Doug, define ‘cure’. Is that where someone is symptom-free for the rest of their life, or that they just no longer have positive blood tests for the bacteria? I don’t think that blood tests are definitive in this, since they have been proven to have their limitations.

    Reply to this comment
  3. Kris

    25. Apr, 2011

    From someone who has late state neuro lyme but is also a scientist in the same field, I’d like to warn that you be careful taking anything that Margulis says seriously. She throws theories that have no scientific basis around like a child with finger paint. Not many scientists take most of her ideas seriously as she rarely has any scientific data to back up her theories. She’s an AIDS denier (with lack of any proof to back up her claims) and is essentially known as a loon. Theories are all well and good in science but eventually you need data to back them up and Lynn rarely has any.

    Reply to this comment
    • fay

      31. Jul, 2011

      Kris since you are a scientist in this feild have you found anything that is effective on the lyme spirochetes. My daughter has had lyme for 14 years and we are looking to improve her quality of life.

      Reply to this comment
  4. Romeo Hachez

    23. Dec, 2011

    Is the 5000 gene theory correct and if so why aren’t a dozen of these eliminated from the environment ?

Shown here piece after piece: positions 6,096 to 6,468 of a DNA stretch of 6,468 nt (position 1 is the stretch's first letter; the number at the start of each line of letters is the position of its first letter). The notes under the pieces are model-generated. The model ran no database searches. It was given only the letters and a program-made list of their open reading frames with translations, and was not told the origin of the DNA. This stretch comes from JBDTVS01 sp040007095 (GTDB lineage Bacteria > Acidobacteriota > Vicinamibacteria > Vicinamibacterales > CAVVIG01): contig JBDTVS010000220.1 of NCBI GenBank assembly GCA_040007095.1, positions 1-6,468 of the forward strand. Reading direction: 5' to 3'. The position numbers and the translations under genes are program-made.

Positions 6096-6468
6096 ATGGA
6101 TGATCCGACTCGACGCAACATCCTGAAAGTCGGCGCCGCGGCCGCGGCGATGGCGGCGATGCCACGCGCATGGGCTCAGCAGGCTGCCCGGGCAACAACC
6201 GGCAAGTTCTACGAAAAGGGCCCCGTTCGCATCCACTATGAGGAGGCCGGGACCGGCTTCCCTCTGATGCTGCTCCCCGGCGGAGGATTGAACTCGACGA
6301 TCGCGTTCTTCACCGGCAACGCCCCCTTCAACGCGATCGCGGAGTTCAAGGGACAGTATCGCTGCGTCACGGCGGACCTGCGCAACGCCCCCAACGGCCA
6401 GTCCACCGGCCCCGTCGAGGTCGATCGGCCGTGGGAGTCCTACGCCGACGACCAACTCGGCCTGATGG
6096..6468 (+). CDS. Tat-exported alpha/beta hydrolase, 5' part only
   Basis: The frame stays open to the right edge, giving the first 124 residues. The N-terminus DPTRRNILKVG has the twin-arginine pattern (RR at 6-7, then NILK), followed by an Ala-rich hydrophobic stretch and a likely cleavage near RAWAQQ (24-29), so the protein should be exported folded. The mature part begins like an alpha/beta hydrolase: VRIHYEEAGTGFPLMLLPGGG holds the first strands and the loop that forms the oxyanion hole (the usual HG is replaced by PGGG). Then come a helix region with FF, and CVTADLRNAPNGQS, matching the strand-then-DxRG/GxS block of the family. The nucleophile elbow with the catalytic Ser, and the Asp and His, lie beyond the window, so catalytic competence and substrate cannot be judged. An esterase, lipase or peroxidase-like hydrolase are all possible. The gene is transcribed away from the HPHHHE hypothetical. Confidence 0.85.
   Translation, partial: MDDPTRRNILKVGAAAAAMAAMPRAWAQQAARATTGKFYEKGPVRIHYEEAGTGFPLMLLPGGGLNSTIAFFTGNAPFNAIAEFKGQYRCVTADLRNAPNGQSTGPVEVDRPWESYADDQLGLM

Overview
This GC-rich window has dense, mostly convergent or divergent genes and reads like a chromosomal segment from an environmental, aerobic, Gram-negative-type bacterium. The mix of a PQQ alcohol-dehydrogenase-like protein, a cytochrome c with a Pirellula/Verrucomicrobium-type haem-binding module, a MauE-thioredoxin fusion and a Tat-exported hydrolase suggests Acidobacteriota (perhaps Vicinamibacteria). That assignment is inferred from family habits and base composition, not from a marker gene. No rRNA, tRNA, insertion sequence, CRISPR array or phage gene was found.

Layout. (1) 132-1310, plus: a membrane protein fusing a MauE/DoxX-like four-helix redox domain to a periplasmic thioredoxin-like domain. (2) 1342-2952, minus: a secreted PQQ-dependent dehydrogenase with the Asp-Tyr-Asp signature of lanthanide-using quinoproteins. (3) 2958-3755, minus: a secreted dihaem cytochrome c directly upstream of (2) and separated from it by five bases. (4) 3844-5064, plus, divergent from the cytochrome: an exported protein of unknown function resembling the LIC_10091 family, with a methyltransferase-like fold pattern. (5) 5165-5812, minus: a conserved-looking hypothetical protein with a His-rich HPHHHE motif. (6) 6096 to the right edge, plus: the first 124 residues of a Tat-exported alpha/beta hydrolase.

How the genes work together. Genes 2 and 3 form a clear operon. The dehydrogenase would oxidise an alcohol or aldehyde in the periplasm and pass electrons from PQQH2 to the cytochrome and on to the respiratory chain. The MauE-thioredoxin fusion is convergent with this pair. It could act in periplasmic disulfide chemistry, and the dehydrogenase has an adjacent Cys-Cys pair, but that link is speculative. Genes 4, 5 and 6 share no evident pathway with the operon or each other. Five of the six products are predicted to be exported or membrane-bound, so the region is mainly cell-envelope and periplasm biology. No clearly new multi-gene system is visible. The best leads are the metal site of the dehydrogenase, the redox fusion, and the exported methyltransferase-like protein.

Reply to this comment
  5. X y

    30. Sep, 2012

    >>5000 gene theory … elimination
    Were you referring to the theory regarding mass die-off / population bottleneck / genetic bottleneck and subsequent migration? E.g. Noah’s ark.

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  6. Jeanne Barnett

    30. Jul, 2013

    So much of what I already suspected. The question I asked that led me to this post was “Can spirochetes replicate outside of your bloodstream?” And I still don’t know the answer. The few vids that I was able to find all had the spiros congregating in their uncapsulated wiggly form – having a buggy little party more or less, inside an all encompassing ‘biosphere’ – one post even suggested that they (the different strains) can actually exchange DNA while attending the party and create an entirely new bug. Awwww, ain’t that sweet. What happend to me is I was bitten 1 year ago – my intuitive self said, this is def. an inocculating SOB (or DOB now that I know it is primarily the females that do the inoculating) and I began to treat myself immediately with what I had on hand, Oil of Oregano, MMS – I did this immediately after removing the tick and I also used Oil of Oregano topically on the bite site. I still got the rash. I ramped up the MMS dose to the point of starting to look a little gray around the gills, and the damn rash reappeared. I finally got scared enough to go to the DR., get the test and a script for Doxy (50mg 2x a day for 6 weeks) Of course the test was negative, and I was advised to stop the Doxy. I took it anyway. I have been symptom free, living my life, which for the most part is pretty ‘alternative’ healthy, except I do drink beer, and I’ve felt really good, until about 1 month ago. My neck is constantly stiff, and I can’t attribute it to anything that I might have done – so I started a protocol of Deer Tick Defense + Resistant Microbes + Himalayan Salt 3 x a day and when I do it, the neck pain lessens. So I stop, and then a week or so later, it comes back. I really want to understand how these bugs work, and I think this post is the most informative yet. They are in me for life, and it is my job to constantly hold them at bay. I just want to know if there is anything else I could or should be doing